Taylor’s power law and Iwao’s patchiness regression were used to analyze spatial distribution of eggs of the Diaprepes root weevil, Diaprepes abbreviatus (L.), on silver buttonwood trees, Conocarpus erectus, during 1997 and 1998. Taylor’s power law and Iwao’s patchiness regression provided similar descriptions of variance-mean relationship for egg distribution within trees. Sample size requirements were determined. Information presented in this paper should help to improve accuracy and efficiency in sampling of the weevil eggs in the future.
The Diaprepes root weevil, Diaprepes abbreviatus (L.) (Coleoptera: Curculionidae) is an important pest of citrus, ornamentals, and root crops in Florida (Woodruff 1964; Simpson et al. 1996). Injury caused by the Diaprepes root weevil is a result of larval feeding of the roots as well as leaf feeding by adults. The biology of the insect has been studied since the early 1930s (Wolcott 1933, 1936), followed by other biological studies (e.g., Beavers & Selhime 1975; Lapointe & Shapiro 1999; Quintela et al. 1998; Rogers et al. 2000; Lapointe 2001). Female weevils oviposit on foliage by gluing their eggs between leaves. Neonates fall to soil surface and eventually become established in the soil until adulthood (Wolcott 1933). Previous research on the dynamics of the Diaprepes root weevil has been conducted primarily on citrus (i.e., Quintela et al. 1998; Nigg et al. 1999) but few studies address its damage and distribution on other host plants (Mannion et al. 2003). For example, damage on ornamental plants caused by adult feeding reduces considerably the marketability of the crop. Additionally, ornamentals may act as reservoirs of eggs and larvae (Mannion et al. 2003).
Some information is available on the distribution of adults of the Diaprepes root weevil among citrus trees (Nigg et al. 1999, 2001, 2002; McCoy & Simpson 1994) but no information is available on the distribution of eggs. The objectives of this study were to determine within-plant spatial dispersion of the Diaprepes eggs in silver buttonwood, Conocarpus erectus L. var. sericeus Fors., an ornamental plant, and to report numerical sampling plans for the egg stage of the Diaprepes root weevil.
Materials and Methods
The study was conducted during 1997 and 1998 in a 1 ha field-grown ornamental nursery in Homestead, Miami-Dade County, Florida. The field contained a mixture of ornamental plant species. Many of them are considered hosts of D. abbreviatus (silver buttonwood, Conocarpus erectus L. var. sericeus Fors.; green buttonwood, C. erectus (L.); live oak, Quercus virginiana Mill; dahoon holly, Ilex cassine L.) (Mannion et al. 2003). Five silver buttonwood trees and five dahoon holly trees were selected randomly, and each tree was divided into three strata: upper, middle, and lower, approx. 2.7-3.9, 1.4-2.6, and 0.2-1.3 m from the ground, respectively. Five 40-50-cm-long branches per stratum per tree were randomly selected monthly and all leaves counted per branch. The number of egg masses present per branch was recorded. Means and variances of counts of eggs were calculated for each tree stratum. Periodically egg samples were held in 5-mL vials for hatching, and larvae were reared and identified (Quintela et al. 1998).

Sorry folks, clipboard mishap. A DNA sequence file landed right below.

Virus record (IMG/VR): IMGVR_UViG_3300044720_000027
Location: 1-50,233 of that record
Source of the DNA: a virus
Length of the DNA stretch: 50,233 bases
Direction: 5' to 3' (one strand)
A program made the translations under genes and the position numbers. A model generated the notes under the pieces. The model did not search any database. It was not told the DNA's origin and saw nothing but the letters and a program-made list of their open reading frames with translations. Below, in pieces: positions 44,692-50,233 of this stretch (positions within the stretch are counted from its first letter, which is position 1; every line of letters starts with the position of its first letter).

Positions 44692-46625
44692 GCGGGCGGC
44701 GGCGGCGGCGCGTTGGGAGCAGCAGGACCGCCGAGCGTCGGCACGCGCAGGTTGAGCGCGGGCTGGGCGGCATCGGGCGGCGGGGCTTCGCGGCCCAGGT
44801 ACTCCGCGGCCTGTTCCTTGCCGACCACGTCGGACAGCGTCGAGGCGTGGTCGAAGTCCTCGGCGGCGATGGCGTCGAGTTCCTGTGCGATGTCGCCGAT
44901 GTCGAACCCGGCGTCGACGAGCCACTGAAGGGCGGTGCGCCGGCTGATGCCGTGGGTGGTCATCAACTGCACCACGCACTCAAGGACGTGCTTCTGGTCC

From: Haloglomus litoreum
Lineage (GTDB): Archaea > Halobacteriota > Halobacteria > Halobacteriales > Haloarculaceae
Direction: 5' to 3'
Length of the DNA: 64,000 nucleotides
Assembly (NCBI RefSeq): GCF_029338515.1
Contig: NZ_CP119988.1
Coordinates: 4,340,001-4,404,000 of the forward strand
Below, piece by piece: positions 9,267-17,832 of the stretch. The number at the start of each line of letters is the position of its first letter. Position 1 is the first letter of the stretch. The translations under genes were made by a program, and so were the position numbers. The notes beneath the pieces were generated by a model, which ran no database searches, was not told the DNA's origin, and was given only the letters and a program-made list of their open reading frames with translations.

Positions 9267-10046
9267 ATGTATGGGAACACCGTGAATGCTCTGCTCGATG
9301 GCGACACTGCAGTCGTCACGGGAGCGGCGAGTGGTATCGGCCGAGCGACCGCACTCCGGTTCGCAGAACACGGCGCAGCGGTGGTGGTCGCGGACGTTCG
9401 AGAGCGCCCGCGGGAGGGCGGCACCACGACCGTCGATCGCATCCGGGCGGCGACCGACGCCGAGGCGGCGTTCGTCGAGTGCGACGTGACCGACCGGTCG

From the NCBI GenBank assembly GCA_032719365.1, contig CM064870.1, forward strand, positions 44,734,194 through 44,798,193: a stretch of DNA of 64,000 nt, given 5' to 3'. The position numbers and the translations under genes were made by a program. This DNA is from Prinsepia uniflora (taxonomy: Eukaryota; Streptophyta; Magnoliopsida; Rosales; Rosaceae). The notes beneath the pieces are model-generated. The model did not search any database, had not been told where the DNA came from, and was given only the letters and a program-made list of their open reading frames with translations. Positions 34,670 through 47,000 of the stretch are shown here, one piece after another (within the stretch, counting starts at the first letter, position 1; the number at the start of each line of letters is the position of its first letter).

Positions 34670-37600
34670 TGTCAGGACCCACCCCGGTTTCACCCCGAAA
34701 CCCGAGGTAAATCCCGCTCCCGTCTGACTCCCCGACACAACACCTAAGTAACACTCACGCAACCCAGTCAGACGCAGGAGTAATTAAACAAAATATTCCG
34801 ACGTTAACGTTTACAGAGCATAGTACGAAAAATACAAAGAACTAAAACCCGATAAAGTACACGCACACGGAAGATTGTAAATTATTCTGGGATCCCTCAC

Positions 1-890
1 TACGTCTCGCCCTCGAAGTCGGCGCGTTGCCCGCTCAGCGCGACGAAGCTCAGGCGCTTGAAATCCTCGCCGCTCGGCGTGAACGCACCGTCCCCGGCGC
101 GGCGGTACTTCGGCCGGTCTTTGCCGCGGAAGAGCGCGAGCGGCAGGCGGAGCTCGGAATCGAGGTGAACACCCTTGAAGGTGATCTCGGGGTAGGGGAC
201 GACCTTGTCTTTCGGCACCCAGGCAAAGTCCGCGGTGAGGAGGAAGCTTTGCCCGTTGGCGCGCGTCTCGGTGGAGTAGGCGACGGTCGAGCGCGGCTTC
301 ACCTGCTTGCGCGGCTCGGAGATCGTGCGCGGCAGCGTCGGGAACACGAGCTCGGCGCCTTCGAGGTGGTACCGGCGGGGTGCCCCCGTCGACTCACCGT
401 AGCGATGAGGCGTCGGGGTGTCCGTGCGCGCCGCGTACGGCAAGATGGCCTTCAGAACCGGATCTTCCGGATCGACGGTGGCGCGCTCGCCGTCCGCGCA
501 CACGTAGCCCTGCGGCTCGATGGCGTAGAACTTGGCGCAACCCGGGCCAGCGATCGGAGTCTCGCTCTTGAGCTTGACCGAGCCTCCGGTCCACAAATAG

The statistical distribution of counts of eggs in relation to sampling unit was examined with Taylor’s (Taylor 1961) power law and Iwao’s (Iwao 1968) patchiness regression. Taylor’s power law expresses the functional relationship between the variance (s2) and the mean (μ) as (s2) = aμb . The coefficient a and the exponent b are estimated by a linear regression of log s2 on log x where s2 and x are the sample variance and the sample mean, respectively. The parameter b is a measure of aggregation, and the parameter a is a scaling factor related to the sampling procedure, and sample unit employed. The Iwao patchiness regression relates mean crowding [m* = x + (s2/x) - 1] and x by simple linear regression as m* = α + βx . The intercept α is an index of contagion and the slope β is a measure of aggregation as the exponent b in the Taylor power law (Iwao 1968).
The coefficients from Taylor power law regression were used to determine sample size requirements necessary for estimating population means for each plant species with fixed levels of precision. Precision was defined as D = sx/x, where sx is the standard error of the mean. Estimators with standard errors of 10 and 25% were chosen for this study. The number of samples necessary to estimate the mean with fixed precision was determined by solving for n = ax(b-2)/D2 where a and b are coefficients obtained from Taylor power law regression.
Results and Discussion